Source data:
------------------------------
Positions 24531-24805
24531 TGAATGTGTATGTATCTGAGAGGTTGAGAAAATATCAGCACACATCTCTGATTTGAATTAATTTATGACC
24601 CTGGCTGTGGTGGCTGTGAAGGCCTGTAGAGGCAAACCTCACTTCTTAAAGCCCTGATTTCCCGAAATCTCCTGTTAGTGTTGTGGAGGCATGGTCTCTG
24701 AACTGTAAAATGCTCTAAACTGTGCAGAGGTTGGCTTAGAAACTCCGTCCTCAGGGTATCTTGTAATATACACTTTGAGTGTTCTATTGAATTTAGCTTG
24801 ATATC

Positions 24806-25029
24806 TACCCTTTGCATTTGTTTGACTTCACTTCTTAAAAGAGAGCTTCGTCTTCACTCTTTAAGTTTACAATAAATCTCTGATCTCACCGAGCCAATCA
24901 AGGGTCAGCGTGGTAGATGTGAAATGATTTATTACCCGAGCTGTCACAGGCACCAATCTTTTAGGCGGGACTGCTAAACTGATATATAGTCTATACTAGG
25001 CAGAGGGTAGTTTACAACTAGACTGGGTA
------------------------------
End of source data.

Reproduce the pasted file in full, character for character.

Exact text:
Positions 24531-24805
24531 TGAATGTGTATGTATCTGAGAGGTTGAGAAAATATCAGCACACATCTCTGATTTGAATTAATTTATGACC
24601 CTGGCTGTGGTGGCTGTGAAGGCCTGTAGAGGCAAACCTCACTTCTTAAAGCCCTGATTTCCCGAAATCTCCTGTTAGTGTTGTGGAGGCATGGTCTCTG
24701 AACTGTAAAATGCTCTAAACTGTGCAGAGGTTGGCTTAGAAACTCCGTCCTCAGGGTATCTTGTAATATACACTTTGAGTGTTCTATTGAATTTAGCTTG
24801 ATATC

Positions 24806-25029
24806 TACCCTTTGCATTTGTTTGACTTCACTTCTTAAAAGAGAGCTTCGTCTTCACTCTTTAAGTTTACAATAAATCTCTGATCTCACCGAGCCAATCA
24901 AGGGTCAGCGTGGTAGATGTGAAATGATTTATTACCCGAGCTGTCACAGGCACCAATCTTTTAGGCGGGACTGCTAAACTGATATATAGTCTATACTAGG
25001 CAGAGGGTAGTTTACAACTAGACTGGGTA